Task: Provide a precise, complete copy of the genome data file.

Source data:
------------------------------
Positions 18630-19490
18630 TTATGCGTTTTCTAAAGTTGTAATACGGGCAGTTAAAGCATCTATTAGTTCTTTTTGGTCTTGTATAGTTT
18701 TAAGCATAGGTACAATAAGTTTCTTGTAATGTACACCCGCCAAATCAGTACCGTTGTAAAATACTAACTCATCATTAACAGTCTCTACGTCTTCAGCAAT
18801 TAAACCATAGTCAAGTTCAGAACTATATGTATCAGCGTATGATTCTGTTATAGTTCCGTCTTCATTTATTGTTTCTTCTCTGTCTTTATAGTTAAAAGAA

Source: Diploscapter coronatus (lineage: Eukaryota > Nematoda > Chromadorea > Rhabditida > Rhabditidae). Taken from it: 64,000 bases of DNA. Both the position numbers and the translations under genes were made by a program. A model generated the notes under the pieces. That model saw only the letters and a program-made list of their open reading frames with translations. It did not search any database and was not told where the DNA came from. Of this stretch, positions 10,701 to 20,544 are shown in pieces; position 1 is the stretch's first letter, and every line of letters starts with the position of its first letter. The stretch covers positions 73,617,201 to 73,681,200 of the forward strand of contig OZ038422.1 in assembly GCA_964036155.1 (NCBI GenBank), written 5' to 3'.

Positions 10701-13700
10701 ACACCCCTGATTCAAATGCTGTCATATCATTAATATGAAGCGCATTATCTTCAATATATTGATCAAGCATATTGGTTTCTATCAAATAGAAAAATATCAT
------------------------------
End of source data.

Positions 18630-19490
18630 TTATGCGTTTTCTAAAGTTGTAATACGGGCAGTTAAAGCATCTATTAGTTCTTTTTGGTCTTGTATAGTTT
18701 TAAGCATAGGTACAATAAGTTTCTTGTAATGTACACCCGCCAAATCAGTACCGTTGTAAAATACTAACTCATCATTAACAGTCTCTACGTCTTCAGCAAT
18801 TAAACCATAGTCAAGTTCAGAACTATATGTATCAGCGTATGATTCTGTTATAGTTCCGTCTTCATTTATTGTTTCTTCTCTGTCTTTATAGTTAAAAGAA

Source: Diploscapter coronatus (lineage: Eukaryota > Nematoda > Chromadorea > Rhabditida > Rhabditidae). Taken from it: 64,000 bases of DNA. Both the position numbers and the translations under genes were made by a program. A model generated the notes under the pieces. That model saw only the letters and a program-made list of their open reading frames with translations. It did not search any database and was not told where the DNA came from. Of this stretch, positions 10,701 to 20,544 are shown in pieces; position 1 is the stretch's first letter, and every line of letters starts with the position of its first letter. The stretch covers positions 73,617,201 to 73,681,200 of the forward strand of contig OZ038422.1 in assembly GCA_964036155.1 (NCBI GenBank), written 5' to 3'.

Positions 10701-13700
10701 ACACCCCTGATTCAAATGCTGTCATATCATTAATATGAAGCGCATTATCTTCAATATATTGATCAAGCATATTGGTTTCTATCAAATAGAAAAATATCAT